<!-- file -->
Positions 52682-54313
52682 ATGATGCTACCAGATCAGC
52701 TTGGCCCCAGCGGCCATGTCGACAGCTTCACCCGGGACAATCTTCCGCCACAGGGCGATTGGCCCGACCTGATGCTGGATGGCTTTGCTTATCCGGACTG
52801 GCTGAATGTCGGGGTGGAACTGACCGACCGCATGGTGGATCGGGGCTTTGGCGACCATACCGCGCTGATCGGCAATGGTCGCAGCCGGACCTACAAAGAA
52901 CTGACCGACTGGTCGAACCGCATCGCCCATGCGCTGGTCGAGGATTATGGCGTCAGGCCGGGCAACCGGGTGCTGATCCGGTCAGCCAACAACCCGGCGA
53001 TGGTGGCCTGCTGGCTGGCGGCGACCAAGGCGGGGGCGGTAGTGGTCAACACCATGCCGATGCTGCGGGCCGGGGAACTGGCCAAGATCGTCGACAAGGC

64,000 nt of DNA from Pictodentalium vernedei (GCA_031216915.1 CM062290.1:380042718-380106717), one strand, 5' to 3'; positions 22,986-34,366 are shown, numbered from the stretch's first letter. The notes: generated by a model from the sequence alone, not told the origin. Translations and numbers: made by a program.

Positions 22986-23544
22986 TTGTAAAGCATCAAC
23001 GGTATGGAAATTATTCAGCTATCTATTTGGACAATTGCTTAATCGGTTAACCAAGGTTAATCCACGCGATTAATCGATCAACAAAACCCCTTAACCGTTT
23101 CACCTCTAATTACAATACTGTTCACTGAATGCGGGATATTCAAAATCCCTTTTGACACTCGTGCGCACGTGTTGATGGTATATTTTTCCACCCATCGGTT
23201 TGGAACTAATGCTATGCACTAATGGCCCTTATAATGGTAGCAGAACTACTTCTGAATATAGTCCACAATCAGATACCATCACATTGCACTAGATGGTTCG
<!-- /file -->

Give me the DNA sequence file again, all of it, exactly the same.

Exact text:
Positions 52682-54313
52682 ATGATGCTACCAGATCAGC
52701 TTGGCCCCAGCGGCCATGTCGACAGCTTCACCCGGGACAATCTTCCGCCACAGGGCGATTGGCCCGACCTGATGCTGGATGGCTTTGCTTATCCGGACTG
52801 GCTGAATGTCGGGGTGGAACTGACCGACCGCATGGTGGATCGGGGCTTTGGCGACCATACCGCGCTGATCGGCAATGGTCGCAGCCGGACCTACAAAGAA
52901 CTGACCGACTGGTCGAACCGCATCGCCCATGCGCTGGTCGAGGATTATGGCGTCAGGCCGGGCAACCGGGTGCTGATCCGGTCAGCCAACAACCCGGCGA
53001 TGGTGGCCTGCTGGCTGGCGGCGACCAAGGCGGGGGCGGTAGTGGTCAACACCATGCCGATGCTGCGGGCCGGGGAACTGGCCAAGATCGTCGACAAGGC

64,000 nt of DNA from Pictodentalium vernedei (GCA_031216915.1 CM062290.1:380042718-380106717), one strand, 5' to 3'; positions 22,986-34,366 are shown, numbered from the stretch's first letter. The notes: generated by a model from the sequence alone, not told the origin. Translations and numbers: made by a program.

Positions 22986-23544
22986 TTGTAAAGCATCAAC
23001 GGTATGGAAATTATTCAGCTATCTATTTGGACAATTGCTTAATCGGTTAACCAAGGTTAATCCACGCGATTAATCGATCAACAAAACCCCTTAACCGTTT
23101 CACCTCTAATTACAATACTGTTCACTGAATGCGGGATATTCAAAATCCCTTTTGACACTCGTGCGCACGTGTTGATGGTATATTTTTCCACCCATCGGTT
23201 TGGAACTAATGCTATGCACTAATGGCCCTTATAATGGTAGCAGAACTACTTCTGAATATAGTCCACAATCAGATACCATCACATTGCACTAGATGGTTCG